Wednesday, November 02, 2016

Wikipedia - a possible antidote for the pathologies of the internet?

This interesting article by Jeff Guo is worth a read. The early hope that the instant communication offered by the internet would knit society together has been dashed...just the opposite has happened. Echo chambers of like-minded people have reinforced political polarization and striking increases in abusive comments. Guo notes:
It’s downright startling, then, to observe what happens behind the scenes at Wikipedia. Go to any article and visit the “talk” tab. More often than not, you'll find a somewhat orderly debate, even on contentious topics like Hillary Clinton's e-mails or Donald Trump's sexual abuse allegations.
He cites research showing that Wikipedia appears to exert a moderating influence on its contributors:
An analysis of political articles shows that the site was once heavily biased toward the left, but has steadily drifted toward the center, to the point that many entries are now about as neutral as their counterparts in the Encyclopedia Britannica...over the years, individuals who edit political articles on Wikipedia seem to grow less biased — their contributions start to contain noticeably fewer ideologically-charged statements...researchers analyzed over 70,000 different articles related to American politics, tallying the different changes made by each of the 2.9 million people who edited those pages between 2001 and 2011...As the researchers followed the contributors over time, they realized that contributors were becoming much less partisan — at least, they were sounding a lot less partisan. Many started their Wikipedia careers using a lot of left-leaning or right-leaning language, but after a few years, most of them began to favor more neutral language...The researchers believe this is evidence that Wikipedia helps break people out of their ideological echo chambers.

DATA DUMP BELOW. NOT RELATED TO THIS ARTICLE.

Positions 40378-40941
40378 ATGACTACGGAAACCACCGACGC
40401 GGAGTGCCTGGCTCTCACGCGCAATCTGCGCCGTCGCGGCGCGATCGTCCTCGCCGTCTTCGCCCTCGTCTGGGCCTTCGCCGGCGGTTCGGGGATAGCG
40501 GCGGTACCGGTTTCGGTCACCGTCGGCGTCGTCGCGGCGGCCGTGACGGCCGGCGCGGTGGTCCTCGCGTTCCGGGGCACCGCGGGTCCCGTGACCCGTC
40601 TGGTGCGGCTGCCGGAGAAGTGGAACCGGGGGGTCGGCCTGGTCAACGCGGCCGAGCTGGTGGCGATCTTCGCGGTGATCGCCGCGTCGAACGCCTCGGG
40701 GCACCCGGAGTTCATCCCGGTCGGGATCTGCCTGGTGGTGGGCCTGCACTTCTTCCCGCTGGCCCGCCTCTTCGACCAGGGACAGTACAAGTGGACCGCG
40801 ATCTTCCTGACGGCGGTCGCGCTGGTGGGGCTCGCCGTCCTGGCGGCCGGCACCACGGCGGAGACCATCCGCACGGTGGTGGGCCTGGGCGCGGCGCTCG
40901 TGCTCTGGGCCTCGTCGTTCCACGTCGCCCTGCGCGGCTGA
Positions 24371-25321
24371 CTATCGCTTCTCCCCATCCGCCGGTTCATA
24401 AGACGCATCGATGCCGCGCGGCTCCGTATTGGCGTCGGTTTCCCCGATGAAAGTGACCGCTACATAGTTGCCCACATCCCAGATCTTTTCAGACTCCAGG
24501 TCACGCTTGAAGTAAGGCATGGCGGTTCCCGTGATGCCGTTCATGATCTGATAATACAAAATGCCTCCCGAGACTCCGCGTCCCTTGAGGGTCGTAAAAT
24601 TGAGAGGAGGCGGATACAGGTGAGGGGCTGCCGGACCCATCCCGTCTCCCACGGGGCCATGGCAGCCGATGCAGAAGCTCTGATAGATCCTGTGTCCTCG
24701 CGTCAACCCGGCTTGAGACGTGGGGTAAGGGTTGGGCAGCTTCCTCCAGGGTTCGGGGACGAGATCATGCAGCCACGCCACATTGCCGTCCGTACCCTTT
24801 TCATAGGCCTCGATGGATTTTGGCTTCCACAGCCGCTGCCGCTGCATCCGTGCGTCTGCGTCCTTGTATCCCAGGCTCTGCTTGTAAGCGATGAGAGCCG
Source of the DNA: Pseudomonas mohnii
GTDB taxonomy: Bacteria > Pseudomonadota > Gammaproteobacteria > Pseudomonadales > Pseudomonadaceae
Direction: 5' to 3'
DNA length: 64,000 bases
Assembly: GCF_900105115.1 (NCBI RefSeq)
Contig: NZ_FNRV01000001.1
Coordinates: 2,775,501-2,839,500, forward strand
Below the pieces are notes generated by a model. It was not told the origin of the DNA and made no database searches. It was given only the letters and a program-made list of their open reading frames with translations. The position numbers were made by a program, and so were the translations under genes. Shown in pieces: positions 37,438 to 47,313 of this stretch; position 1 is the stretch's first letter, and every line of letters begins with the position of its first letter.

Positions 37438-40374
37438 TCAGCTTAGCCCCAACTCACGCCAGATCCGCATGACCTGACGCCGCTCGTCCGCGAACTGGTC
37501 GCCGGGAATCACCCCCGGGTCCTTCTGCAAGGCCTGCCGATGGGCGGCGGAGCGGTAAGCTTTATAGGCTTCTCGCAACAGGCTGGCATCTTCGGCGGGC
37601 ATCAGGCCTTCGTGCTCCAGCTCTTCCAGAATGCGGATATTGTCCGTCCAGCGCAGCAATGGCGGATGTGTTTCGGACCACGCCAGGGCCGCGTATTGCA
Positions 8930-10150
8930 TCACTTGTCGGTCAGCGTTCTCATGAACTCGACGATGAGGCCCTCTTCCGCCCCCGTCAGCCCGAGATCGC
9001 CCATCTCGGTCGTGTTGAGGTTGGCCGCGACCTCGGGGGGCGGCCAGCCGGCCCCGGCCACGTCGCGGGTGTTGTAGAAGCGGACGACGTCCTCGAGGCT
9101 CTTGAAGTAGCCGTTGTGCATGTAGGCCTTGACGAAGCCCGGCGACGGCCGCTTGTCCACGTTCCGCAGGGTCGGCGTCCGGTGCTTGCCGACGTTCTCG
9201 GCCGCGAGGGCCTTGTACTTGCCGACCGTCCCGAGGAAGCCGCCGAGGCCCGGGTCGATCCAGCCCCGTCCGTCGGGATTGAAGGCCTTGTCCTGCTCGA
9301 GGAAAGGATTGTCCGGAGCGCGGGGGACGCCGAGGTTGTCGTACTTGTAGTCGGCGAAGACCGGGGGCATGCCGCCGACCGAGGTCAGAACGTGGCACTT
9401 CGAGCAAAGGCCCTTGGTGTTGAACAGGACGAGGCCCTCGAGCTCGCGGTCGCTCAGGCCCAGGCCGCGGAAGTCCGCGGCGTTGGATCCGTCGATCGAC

Unlike, say, the comments section on most websites, Wikipedia has an extensive manual instructing contributors how to behave. One of the key guidelines is to “assume good faith.” The site also insists that every fact must be backed up by a reliable source. When people seek to change a controversial article, they often to have provide a persuasive argument and extensive citations to make their edits stick.

Tuesday, November 01, 2016

Paradoxical thinking intervention can moderate attitudes in violent times

Hameiri et al. show how attitudes of those participating in one of the most intractable conflicts in the world can be moderated. I pass on their description of the paradoxical thinking technique employed, and then their abstract:
Paradoxical thinking is “the attempt to change attitudes using new information, which is consistent with the held societal beliefs, but of extreme content that is intended to lead an individual to paradoxically perceive his/her currently held societal beliefs or the current situation as irrational and senseless”. It is based on the classic debating technique, reductio ad absurdum, as well as on practical knowledge accumulated in clinical psychological treatments. These treatments suggest that the extreme content can range from blatant extremity to more subtle exaggerations, or amplifications, of held attitudes and beliefs and extrapolating from them absurd conclusions.